Ohio History Journal

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Marius Racine Robinson, one of the more important figures

of the antislavery movement in Ohio, has been more or less lost

from public view. Neither the Dictionary of American Biography,

the National Cyclopaedia of Biography, nor any of the standard

biographical dictionaries list his name, yet in the rise of abolition-

ism in Ohio he played a great part, as agent, editor, organizer,

and propagandist -- a career perhaps not equal to that of his friend

and mentor Theodore Weld, but a major one nonetheless, and

one of longer duration. Like that of Weld, Stanton, Thome,

Birney, and others prominent in the antislavery controversy, Rob-

inson's work in the movement illustrates and reinforces the thesis

that abolitionism, particularly beyond the Alleghenies, was a

moral, religious crusade, closely connected with and stemming

from the evangelistic revivalism of the eighteen-thirties. Further,

a note on his life and work recalls once more the turbulent days

when Ohio was becoming the fountainhead of abolitionism in the


Robinson was born in Dalton, Massachusetts, July 29, 1806,1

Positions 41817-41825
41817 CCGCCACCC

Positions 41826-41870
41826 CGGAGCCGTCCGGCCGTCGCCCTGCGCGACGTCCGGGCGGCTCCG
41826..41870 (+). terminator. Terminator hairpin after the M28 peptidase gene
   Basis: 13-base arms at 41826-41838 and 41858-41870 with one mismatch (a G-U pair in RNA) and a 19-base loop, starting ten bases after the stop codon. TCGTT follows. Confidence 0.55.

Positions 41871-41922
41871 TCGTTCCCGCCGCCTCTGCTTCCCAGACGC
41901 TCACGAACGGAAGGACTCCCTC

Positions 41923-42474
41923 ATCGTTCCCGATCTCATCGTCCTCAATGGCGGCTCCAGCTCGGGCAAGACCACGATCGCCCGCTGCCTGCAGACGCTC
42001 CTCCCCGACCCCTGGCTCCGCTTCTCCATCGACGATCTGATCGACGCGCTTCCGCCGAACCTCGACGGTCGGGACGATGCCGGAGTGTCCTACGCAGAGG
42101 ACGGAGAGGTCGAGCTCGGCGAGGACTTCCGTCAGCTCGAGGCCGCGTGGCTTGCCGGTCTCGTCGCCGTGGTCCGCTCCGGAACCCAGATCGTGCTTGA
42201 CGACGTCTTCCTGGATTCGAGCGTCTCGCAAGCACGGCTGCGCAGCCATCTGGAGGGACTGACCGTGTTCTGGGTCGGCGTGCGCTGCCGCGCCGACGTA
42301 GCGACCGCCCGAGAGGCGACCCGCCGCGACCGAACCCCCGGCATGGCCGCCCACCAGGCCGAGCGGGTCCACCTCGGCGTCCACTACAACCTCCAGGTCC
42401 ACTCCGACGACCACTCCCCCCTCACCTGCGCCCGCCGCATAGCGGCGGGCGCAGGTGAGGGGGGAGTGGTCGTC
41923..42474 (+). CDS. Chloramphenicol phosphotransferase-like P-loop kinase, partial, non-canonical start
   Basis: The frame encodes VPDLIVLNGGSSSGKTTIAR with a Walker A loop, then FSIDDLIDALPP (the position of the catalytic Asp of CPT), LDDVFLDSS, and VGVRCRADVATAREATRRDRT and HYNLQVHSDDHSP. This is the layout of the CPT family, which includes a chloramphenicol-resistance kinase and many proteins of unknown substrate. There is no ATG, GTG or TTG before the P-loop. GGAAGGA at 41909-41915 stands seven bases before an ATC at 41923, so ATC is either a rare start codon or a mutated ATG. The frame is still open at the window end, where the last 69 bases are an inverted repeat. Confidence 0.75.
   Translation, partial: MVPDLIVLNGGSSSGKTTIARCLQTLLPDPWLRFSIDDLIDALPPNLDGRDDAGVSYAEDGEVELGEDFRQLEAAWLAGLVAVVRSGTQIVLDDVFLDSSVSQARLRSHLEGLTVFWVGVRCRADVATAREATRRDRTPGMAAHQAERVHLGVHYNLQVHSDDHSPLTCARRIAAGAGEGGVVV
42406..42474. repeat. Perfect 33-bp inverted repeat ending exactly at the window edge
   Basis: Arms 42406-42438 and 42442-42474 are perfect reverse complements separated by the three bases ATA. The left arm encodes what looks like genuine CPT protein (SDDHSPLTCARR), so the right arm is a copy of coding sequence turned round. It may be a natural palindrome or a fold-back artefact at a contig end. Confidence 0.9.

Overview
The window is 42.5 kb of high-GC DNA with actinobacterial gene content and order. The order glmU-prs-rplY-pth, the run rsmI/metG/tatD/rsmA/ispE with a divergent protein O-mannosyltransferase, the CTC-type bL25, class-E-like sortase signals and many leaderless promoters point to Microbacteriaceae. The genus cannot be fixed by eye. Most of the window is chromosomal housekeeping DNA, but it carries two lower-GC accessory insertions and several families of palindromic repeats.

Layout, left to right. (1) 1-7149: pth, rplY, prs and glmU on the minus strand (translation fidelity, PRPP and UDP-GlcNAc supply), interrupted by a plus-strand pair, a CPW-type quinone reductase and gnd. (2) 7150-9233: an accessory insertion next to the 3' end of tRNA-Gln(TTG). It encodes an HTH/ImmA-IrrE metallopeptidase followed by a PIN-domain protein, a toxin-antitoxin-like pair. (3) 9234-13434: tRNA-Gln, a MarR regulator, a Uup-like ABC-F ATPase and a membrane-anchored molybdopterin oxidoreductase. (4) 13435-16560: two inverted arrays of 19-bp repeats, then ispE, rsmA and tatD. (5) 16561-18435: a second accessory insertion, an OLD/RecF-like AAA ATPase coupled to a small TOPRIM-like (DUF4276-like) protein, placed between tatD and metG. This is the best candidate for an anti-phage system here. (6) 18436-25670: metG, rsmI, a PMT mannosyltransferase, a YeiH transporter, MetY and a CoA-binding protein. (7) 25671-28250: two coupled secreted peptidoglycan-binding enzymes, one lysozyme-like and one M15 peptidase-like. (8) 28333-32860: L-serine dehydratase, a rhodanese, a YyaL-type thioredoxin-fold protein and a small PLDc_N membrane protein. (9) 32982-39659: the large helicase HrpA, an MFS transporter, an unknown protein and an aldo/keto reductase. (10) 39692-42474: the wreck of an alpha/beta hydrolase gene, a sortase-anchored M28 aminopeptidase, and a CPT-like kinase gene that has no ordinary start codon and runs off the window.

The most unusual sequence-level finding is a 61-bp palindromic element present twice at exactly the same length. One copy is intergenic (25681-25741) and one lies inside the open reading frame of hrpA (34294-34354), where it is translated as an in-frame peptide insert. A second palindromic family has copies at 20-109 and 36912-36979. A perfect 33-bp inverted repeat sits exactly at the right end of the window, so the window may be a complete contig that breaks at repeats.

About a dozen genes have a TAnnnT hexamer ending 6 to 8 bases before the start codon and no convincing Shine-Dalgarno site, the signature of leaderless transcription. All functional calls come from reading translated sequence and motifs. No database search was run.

Following the westward lines of migration familiar to the early

nineteenth century, his parents moved to Orville, Chautauqua

County, New York, ten years later. Both parents were rigid Pres-

byterians, the "bluest of the blue," and Marius' boyhood was

marked by stern Calvinistic training. Doubts of his salvation and

thoughts of his damnation threw him frequently, as a boy, into

protracted fits of gloom and depression. His mother, an inflexible

and stern woman, held plans for his entrance into the ministry,

and, possibly more than his father, left an indelible stamp upon

his character. At fifteen, however, a new force entered the boy's


1 Biographical data, unless otherwise noted, is drawn from two incomplete sketches,

written by his wife Emily, among the Robinson manuscripts in the Western Reserve

Historical Society collections, Cleveland, and from a brief account by H. C. Boyle, the

Salem (Ohio) Daily News, July 31, 1897.